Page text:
NRDC Scolds Airlines for Poor Recycling Record

Just in time for the busy holiday travel season, the non-profit Natural Resources Defense Council (NRDC) released a new report last week scolding the airline industry for the shocking amount of otherwise recyclable waste it discards every year. The report, entitled "Trash Landings: How Airlines and Airports Can Clean Up Their Recycling Programs," also details creative solutions undertaken by some airlines to boost recycling efforts.

According to the report, the airline industry is throwing out enough aluminum cans each year to build 58 Boeing 747s, along with 9,000 tons of plastic and enough newspapers to fill a football field at a depth of 230 feet. NRDC Allen Hershkowitz says the industry is needlessly tossing such "resources that don’t need to be mined, logged or drilled."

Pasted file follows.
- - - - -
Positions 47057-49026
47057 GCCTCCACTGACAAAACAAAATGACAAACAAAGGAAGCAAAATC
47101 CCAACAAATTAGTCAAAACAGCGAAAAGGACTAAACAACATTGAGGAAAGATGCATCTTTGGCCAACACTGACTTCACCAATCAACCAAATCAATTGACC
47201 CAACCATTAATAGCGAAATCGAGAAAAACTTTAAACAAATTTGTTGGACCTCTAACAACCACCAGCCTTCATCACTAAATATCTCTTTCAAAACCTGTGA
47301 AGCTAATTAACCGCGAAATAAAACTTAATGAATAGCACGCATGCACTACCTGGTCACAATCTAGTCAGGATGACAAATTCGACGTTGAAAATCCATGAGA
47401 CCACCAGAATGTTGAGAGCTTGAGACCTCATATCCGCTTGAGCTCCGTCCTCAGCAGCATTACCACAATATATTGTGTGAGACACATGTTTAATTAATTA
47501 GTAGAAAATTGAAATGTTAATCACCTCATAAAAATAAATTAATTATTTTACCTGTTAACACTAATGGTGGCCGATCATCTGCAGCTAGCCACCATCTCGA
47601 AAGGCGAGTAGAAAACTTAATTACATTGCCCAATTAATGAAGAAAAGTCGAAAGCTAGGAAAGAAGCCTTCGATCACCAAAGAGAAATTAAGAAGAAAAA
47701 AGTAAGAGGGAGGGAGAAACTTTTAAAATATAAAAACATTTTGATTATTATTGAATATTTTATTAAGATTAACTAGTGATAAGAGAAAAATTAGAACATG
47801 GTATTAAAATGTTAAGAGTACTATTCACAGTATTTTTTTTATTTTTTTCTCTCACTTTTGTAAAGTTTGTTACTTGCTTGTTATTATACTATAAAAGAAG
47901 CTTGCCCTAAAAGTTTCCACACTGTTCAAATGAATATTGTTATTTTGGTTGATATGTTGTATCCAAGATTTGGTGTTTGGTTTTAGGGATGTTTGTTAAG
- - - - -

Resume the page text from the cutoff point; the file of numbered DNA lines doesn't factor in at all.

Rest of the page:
In all, U.S. airports generated 425,000 tons of waste in 2004, a figure NRDC expects to increase by 45 percent over the next decade. While approximately 75 percent of the 1.3 pounds of trash left behind by the typical passenger could be recycled, researchers found the industry’s recycling rate to be an appalling 20 percent at best, which is one-third less than the U.S. average as a whole.

The group would like to see more airlines step up efforts to recycle along the lines of what’s happening at Seattle-Tacoma International Airport, which saves almost $180,000 annually by recycling everything from cans to coffee grounds. Similar efforts underway at Baltimore-Washington International Airport (BWI) have saved as much as $15,000 a month.